They have Pest Control positions, imagine that.
     
  7. middy

    middy Member

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    I was thinking ROTC because I have an associates degree and I thought I might get some help finishing out the 3 semesters or so I would need for a BS.

    My associates is in computer programming and systems analysis, and besides my programming experience I have about 4 years in tech support, so I imagine there are a lot of technical jobs I could handle, but do LTs do jobs like that? Would they want me to major in something else? Do they even consider someone who's way past "college age"?
     
  8. middy

    middy Member

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    It's not that I want glory, or that I want to "kick ass", it's more that I want to help our boys that are already over there. I want to be there when some kid needs to be driven to a surgical unit, or when the troops need moral support, or someone to keep a cool head when the SHTF. I don't want to kill anyone, but I do want to protect our men and all innocent civilians, and sometimes killing is the best way to do that.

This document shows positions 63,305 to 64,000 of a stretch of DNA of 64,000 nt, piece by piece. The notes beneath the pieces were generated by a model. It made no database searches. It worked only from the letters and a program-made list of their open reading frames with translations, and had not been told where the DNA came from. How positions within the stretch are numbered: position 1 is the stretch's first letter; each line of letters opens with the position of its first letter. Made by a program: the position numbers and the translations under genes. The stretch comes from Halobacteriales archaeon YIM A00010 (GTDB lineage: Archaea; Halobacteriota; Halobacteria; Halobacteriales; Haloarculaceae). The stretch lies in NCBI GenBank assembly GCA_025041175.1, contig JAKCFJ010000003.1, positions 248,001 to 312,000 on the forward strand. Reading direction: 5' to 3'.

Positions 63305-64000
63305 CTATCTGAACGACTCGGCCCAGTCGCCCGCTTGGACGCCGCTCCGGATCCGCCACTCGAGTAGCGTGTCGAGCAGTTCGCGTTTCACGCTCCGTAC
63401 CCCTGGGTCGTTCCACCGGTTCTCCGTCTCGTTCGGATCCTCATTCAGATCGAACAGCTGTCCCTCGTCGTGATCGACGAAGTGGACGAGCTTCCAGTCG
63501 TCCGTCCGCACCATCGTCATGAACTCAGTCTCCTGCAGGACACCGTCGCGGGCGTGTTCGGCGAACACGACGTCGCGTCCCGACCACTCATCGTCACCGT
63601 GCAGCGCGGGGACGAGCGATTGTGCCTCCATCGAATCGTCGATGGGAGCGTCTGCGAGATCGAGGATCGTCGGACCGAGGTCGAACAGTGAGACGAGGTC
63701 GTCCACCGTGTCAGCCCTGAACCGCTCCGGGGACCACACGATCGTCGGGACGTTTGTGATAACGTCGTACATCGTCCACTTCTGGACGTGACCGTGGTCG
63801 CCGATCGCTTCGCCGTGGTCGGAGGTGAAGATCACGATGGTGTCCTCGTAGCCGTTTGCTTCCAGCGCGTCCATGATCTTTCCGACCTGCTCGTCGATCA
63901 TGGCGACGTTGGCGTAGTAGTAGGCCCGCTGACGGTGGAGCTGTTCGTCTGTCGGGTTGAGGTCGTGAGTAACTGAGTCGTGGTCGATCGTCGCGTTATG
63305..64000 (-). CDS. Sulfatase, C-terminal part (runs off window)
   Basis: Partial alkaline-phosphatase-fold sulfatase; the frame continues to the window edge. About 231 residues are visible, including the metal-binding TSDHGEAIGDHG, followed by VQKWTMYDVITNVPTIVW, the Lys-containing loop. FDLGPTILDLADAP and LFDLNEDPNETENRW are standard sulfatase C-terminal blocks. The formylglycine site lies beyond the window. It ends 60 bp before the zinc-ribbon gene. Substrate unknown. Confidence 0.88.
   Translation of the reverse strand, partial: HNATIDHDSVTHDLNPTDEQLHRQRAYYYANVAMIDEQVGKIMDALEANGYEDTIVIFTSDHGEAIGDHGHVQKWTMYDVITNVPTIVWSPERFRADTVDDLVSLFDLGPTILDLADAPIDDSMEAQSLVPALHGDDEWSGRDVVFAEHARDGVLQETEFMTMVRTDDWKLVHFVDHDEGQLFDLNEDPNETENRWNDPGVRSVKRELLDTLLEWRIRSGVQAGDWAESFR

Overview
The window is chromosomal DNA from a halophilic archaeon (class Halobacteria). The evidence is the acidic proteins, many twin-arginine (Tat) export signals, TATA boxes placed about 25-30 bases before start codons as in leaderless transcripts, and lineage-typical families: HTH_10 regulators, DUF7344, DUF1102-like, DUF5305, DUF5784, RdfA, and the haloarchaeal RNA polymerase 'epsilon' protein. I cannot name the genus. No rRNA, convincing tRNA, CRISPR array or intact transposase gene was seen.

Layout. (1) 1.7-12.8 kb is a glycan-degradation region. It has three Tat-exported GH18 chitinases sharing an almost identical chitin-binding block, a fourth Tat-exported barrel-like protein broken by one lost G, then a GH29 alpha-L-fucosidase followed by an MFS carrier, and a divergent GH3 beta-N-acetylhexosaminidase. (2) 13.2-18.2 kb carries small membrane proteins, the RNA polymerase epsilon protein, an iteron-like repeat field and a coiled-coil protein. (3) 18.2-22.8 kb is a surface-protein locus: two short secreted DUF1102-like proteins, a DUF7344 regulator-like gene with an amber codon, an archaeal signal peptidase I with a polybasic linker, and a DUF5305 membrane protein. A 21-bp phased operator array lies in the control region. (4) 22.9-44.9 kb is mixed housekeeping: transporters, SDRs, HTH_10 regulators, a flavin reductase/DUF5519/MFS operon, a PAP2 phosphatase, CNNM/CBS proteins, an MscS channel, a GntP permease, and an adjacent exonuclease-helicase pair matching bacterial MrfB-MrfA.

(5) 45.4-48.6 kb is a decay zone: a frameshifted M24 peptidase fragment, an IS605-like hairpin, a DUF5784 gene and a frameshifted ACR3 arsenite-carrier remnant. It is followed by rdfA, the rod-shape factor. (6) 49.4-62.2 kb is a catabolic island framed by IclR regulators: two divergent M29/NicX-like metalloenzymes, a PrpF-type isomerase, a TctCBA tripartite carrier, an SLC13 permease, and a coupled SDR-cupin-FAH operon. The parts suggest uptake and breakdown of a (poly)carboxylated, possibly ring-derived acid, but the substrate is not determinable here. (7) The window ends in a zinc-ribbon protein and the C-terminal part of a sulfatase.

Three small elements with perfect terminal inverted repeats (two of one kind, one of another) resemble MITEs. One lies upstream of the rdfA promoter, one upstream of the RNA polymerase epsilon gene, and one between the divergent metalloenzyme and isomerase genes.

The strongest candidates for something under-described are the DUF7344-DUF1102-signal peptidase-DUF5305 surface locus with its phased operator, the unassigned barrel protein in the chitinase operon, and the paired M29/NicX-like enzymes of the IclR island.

I could probably best accomplish that in some other field than infantry at my age, though.
     
  9. Mikul

    Mikul Member

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    No one ever got something they wanted by looking it in the face and saying, "That looks too hard."
     
  10. cowboybobb693

    cowboybobb693 Member

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    Middy.